Brief Report| Volume 21, ISSUE 12, P1992-1996, December 2020

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Validation of the MEDSAIL Tool to Screen for Capacity for Safe and Independent Living Among Nursing Home Residents



      Capacity for safe and independent living (SAIL) refers to an individual's ability to solve problems associated with everyday life and perform activities necessary for living independently. Little guidance exists on the assessment of capacity for SAIL among nursing home residents. As a result, capacity for SAIL is not fully considered in the development of discharge plans to ensure safety and independence in the community. We reasoned that this problem could be addressed with the Making and Executing Decisions for Safe and Independent Living (MEDSAIL) tool, developed to screen for capacity for SAIL among community-dwelling older adults. In this report, we describe findings on the validity of the MEDSAIL when used with nursing home residents.


      Prospective cross-sectional pilot study.

      Setting and Participants

      Twenty-four residents of a Veterans Health Affairs Community Living Center (CLC; nursing home); exclusion criteria were cognitive impairment too severe to complete the protocol, diagnosis of serious mental illness or developmental disability, inability to hear, or inability to communicate verbally.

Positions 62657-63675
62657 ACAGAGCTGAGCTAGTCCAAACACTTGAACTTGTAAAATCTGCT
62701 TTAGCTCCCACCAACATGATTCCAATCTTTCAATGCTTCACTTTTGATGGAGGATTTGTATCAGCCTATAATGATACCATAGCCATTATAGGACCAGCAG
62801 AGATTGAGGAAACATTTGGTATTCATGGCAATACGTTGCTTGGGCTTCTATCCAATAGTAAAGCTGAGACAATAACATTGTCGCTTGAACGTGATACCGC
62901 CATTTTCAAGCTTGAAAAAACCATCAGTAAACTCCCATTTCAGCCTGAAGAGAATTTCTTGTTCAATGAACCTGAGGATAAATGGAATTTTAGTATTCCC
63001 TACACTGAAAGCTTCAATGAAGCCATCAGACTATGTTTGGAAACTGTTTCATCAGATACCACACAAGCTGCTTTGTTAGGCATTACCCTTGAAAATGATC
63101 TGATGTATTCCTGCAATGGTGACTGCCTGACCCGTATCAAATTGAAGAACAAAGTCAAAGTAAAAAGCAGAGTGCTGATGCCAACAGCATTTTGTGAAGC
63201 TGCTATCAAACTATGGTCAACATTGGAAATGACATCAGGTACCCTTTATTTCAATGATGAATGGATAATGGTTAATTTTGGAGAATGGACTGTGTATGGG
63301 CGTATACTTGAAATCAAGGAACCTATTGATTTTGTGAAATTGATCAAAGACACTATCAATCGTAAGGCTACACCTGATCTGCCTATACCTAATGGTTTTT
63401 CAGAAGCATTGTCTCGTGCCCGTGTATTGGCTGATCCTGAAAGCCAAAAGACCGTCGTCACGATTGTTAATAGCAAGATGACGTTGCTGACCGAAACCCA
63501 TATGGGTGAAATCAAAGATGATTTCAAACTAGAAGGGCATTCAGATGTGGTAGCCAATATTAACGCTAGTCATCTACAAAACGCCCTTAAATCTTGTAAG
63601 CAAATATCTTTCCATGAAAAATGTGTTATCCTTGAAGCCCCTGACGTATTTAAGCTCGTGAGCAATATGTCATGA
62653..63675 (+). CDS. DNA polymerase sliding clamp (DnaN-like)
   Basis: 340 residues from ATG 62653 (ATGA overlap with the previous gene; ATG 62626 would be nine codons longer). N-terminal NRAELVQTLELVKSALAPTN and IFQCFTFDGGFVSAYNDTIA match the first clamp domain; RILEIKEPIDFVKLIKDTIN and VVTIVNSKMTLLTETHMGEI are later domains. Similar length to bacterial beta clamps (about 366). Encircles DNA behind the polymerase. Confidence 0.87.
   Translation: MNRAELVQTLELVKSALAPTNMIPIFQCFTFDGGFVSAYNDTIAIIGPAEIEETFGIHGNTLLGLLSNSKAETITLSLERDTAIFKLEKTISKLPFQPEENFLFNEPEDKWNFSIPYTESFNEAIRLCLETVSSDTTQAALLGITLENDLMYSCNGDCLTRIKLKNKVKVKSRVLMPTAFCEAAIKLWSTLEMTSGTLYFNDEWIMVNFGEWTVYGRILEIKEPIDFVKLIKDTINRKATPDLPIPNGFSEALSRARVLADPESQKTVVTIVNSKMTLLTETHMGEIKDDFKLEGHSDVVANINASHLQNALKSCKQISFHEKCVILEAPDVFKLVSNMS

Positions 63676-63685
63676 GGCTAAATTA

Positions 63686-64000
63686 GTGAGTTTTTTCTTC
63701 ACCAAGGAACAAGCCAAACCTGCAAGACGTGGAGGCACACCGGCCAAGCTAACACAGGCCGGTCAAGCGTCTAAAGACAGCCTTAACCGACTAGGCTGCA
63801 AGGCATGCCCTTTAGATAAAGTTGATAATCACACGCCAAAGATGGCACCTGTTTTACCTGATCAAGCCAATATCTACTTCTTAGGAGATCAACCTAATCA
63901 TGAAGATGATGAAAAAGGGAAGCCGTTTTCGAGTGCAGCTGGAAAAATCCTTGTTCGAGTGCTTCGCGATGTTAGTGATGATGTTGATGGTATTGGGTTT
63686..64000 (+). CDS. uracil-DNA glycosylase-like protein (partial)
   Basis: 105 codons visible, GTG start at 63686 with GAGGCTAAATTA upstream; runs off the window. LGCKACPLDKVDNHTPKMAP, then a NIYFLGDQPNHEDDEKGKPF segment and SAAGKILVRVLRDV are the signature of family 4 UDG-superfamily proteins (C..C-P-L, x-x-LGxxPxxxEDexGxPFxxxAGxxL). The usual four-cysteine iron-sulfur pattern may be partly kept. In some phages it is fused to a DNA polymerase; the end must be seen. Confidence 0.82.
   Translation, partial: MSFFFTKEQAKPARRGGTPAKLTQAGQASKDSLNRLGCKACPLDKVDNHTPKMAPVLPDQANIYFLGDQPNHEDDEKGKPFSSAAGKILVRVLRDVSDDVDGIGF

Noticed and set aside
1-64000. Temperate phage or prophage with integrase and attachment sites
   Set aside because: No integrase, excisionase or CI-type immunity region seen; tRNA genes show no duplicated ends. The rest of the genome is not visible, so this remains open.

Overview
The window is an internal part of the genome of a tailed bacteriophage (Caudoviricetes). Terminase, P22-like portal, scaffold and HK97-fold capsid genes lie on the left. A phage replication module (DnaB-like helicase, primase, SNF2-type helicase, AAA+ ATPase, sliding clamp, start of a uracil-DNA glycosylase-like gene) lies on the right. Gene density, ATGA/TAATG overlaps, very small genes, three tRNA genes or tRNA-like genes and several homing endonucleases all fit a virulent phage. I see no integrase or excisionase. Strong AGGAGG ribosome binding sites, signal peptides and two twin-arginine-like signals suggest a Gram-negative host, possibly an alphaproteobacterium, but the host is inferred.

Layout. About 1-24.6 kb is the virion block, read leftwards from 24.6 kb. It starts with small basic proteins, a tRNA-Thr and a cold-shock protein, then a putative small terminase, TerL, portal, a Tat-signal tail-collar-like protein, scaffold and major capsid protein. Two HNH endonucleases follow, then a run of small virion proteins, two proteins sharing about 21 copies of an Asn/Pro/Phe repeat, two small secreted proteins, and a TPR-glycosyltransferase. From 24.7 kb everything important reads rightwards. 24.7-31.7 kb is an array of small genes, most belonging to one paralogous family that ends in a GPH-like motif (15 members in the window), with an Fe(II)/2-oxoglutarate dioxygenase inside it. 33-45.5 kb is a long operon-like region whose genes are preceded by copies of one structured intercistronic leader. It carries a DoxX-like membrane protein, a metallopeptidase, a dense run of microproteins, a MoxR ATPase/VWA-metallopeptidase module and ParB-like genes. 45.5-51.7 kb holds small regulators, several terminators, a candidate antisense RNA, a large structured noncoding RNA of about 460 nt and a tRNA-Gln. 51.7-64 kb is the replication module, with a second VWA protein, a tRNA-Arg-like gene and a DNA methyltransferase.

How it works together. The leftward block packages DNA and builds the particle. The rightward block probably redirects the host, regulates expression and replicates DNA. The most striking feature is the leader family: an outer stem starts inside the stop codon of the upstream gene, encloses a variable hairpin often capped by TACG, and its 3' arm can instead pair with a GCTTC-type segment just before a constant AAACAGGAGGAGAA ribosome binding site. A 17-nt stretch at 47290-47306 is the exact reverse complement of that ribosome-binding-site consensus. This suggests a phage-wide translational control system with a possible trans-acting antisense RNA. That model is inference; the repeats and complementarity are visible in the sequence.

Participants completed 2 assessments: the MEDSAIL interview administered by a research assistant and the criterion standard capacity interview administered by a geriatric psychiatrist. We examined internal consistency, divergent validity, and criterion-based validity.


      Five of 7 MEDSAIL scenarios approximated acceptable levels of internal consistency (α >0.70). MEDSAIL scores were highly positively correlated with criterion standard capacity determination (0.88, P = .001), and the Wilcoxon rank-sum test statistic for the 2 assessments was also statistically significant (P = .001).

      Conclusions and Implications

      MEDSAIL has promise as a user-friendly brief screening tool for use by nursing home staff to understand resident capacity for SAIL. This information can be used in the development of discharge plans to keep the resident safe and independent in the community. In addition, tailoring the MEDSAIL scenarios specifically to the nursing home setting may further enhance the tool's validity and utility in this new application.


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